In view of these comparisons, it is quite apparent that subways should be confined to the main arteries of the city system and so far as possible to the densely trafficked districts. As the elevated form of structure supplies the same passenger capacity and speed as the subway the logical plan in the interests of economy is to come to the surface with the subway and extend the service by elevated wherever the building and property damage is not too great. Much talk was indulged in a few years ago advocating the taking down of the elevated railroads in New York, but today with the express service on the third tracks no one could conceive of abolishing this system and replacing it with subways at three times the cost.
When people speak of subways they visualize the New York ten-car train system in rush hours and when they mention elevated lines they think of the old Ninth Avenue, New York, or the Chicago Union Loop lines with their unsightly appearance and noise.
It is a pity that this latter conception cannot be supplemented with more up-to-date possibilities. In a city like New York, with its multiplicity of traction companies, its narrow and infrequent north and south streets and its unprecedented volume of rush-hour traffic, four-track subways paralleling one another may be justified, but in other cities whose rapid transit history is still to be written quite another procedure is not only possible but necessary.
Subways as such have no inherent virtue. They are, as we have seen, three times as costly to build as elevated lines and eighteen times as costly as surface lines. Why then should we not take the surface line, which usually exists and which the subway will parallel, and leaving it on the surface of the street as a local service transfer vertically to the subway express service below.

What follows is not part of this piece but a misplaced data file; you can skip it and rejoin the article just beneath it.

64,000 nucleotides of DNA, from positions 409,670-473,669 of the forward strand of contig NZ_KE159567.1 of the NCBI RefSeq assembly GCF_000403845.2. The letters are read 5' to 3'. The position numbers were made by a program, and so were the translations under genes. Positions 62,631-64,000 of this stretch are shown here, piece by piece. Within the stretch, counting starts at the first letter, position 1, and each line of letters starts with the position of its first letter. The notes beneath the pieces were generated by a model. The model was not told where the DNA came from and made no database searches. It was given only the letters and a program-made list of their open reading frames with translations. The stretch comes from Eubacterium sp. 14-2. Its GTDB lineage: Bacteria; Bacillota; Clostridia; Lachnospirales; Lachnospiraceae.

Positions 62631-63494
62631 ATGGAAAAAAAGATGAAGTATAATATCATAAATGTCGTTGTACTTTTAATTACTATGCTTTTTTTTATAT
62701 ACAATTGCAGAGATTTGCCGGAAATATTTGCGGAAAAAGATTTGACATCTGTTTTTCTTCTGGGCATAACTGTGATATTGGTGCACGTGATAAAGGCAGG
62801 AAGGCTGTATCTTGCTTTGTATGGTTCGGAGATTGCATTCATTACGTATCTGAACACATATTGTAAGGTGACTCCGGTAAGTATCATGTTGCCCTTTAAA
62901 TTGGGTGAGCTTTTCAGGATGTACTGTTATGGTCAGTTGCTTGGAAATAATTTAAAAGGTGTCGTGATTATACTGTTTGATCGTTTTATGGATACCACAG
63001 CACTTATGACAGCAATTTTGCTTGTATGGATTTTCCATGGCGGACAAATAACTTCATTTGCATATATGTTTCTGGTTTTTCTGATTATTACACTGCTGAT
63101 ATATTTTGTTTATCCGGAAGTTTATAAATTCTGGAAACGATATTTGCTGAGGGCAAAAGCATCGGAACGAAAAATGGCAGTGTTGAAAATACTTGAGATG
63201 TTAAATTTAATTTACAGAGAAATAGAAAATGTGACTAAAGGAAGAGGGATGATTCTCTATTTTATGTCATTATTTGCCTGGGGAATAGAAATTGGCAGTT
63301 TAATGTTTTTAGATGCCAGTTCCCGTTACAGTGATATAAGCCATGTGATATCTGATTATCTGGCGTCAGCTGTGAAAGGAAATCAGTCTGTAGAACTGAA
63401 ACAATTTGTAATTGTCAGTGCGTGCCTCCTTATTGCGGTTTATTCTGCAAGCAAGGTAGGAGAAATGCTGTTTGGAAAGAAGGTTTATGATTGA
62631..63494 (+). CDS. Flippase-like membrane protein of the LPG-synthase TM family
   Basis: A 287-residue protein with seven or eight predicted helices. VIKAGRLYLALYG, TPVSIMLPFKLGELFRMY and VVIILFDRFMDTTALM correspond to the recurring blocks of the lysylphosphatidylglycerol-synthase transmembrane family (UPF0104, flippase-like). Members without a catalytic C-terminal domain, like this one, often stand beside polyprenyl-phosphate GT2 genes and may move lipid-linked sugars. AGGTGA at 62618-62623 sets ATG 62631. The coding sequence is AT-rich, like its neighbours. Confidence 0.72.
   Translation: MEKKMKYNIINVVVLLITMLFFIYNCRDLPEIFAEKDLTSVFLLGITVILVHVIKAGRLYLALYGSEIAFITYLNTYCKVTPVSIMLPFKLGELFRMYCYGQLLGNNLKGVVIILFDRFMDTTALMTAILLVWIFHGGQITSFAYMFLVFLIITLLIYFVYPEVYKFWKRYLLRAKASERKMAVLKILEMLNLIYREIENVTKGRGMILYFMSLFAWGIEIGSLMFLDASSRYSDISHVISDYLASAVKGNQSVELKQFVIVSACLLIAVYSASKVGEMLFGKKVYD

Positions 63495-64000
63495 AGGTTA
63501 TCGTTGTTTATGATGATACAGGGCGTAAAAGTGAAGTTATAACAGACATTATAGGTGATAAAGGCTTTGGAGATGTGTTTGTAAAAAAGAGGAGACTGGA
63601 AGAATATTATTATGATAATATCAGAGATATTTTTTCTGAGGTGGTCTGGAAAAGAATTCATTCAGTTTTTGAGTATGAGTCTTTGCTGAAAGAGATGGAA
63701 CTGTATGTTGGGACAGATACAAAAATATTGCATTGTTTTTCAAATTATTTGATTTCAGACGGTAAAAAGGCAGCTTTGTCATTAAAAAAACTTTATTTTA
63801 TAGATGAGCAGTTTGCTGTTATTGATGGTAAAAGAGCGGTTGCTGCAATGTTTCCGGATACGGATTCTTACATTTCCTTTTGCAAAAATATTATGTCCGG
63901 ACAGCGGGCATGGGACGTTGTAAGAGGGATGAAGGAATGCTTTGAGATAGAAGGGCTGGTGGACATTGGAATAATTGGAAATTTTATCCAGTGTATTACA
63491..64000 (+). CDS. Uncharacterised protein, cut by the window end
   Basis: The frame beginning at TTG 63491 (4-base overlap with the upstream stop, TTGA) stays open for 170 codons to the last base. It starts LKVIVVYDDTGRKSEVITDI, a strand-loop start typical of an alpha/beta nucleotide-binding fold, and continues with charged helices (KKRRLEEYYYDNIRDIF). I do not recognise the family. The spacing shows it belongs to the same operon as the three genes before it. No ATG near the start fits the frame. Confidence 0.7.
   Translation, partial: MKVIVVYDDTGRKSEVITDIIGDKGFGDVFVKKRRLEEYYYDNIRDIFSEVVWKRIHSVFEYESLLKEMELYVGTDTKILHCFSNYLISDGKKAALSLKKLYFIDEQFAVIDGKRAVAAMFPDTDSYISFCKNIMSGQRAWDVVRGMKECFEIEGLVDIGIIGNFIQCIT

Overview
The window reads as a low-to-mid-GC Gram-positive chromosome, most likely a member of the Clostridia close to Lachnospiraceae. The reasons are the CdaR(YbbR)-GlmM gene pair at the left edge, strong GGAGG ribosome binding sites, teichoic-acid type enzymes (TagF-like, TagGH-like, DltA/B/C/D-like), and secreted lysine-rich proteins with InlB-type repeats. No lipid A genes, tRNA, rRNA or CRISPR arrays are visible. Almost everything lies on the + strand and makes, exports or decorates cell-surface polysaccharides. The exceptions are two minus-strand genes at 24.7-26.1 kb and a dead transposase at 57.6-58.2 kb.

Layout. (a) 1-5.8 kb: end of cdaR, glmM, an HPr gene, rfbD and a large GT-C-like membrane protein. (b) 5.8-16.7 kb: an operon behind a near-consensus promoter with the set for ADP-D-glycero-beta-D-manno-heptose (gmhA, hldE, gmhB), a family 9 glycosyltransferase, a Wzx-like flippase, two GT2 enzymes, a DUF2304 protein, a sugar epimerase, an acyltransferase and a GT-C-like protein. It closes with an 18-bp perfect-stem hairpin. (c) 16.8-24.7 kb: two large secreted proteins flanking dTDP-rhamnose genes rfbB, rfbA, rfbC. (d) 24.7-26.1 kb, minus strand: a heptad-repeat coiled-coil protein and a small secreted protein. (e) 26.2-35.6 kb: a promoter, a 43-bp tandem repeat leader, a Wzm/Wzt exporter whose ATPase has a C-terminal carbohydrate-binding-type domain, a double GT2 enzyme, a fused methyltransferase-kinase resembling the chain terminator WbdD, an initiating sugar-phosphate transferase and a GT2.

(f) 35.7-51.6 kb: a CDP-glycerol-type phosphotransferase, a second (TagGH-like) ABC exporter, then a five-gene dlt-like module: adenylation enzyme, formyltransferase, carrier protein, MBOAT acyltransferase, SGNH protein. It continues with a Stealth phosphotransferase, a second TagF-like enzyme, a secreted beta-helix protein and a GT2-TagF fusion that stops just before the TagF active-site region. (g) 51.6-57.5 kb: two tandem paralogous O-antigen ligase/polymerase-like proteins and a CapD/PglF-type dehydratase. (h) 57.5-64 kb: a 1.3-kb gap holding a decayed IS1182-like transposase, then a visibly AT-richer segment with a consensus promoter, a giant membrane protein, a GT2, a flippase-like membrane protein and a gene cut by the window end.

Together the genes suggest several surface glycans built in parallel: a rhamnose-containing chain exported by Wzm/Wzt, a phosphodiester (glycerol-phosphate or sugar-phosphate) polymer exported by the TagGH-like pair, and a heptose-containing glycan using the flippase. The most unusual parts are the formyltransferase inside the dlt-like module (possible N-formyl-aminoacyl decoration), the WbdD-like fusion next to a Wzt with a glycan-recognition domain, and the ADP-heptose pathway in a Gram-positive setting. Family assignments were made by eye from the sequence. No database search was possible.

Consolidation of Various Systems Desirable
By utilizing the surface lines as local and feeder lines and transferring long-haul passengers down to subway or up to elevated express trains a vast saving can be shown over the building of a competing rapid transit system. This latter, if competitive, must draw its patrons from the limited territory immediately adjacent to its own lines. This lack of transfer surface feeders is one of the causes of the beehive type of apartment housing in New York.
In a radial city like Chicago or Detroit the building of rapid transit lines to all outlying sections is financially impossible. The intermediate areas between trunk lines will be well served by surface lines with transfers to these rapid transit lines.
Such a single system, it can be shown, will give greater facilities than two competing systems and at a far lower cost per capita.
The consolidation of city systems has been frowned upon by some people because it creates a monopoly, but with proper public control this is just the very element necessary for success in giving all classes of people the vast multiplicity of services called for by the activities of a big city.
The dismemberment of some of the consolidated New York Traction groups is an object lesson pointing the way in the opposite direction. Subways and elevated lines are necessary parts of the traction system of a great city, but they should have combined with them surface and bus lines as feeders, all functioning as part of a single system.
|Chart I, Residential distribution of 115,085 employees in the Loop District, Chicago.|
|Chart 2, Residential distribution of 81,070 employees in West Side manufacturing district, Chicago.|
|Chart 3 — Percentage, of total passengers using rapid transit for various savings in time when both surface and rapid transit lines are available (From report of Chicago Traction and Subway Commission).||The completion of the third track on the Ninth Avenue line added greatly to the carrying capacity.|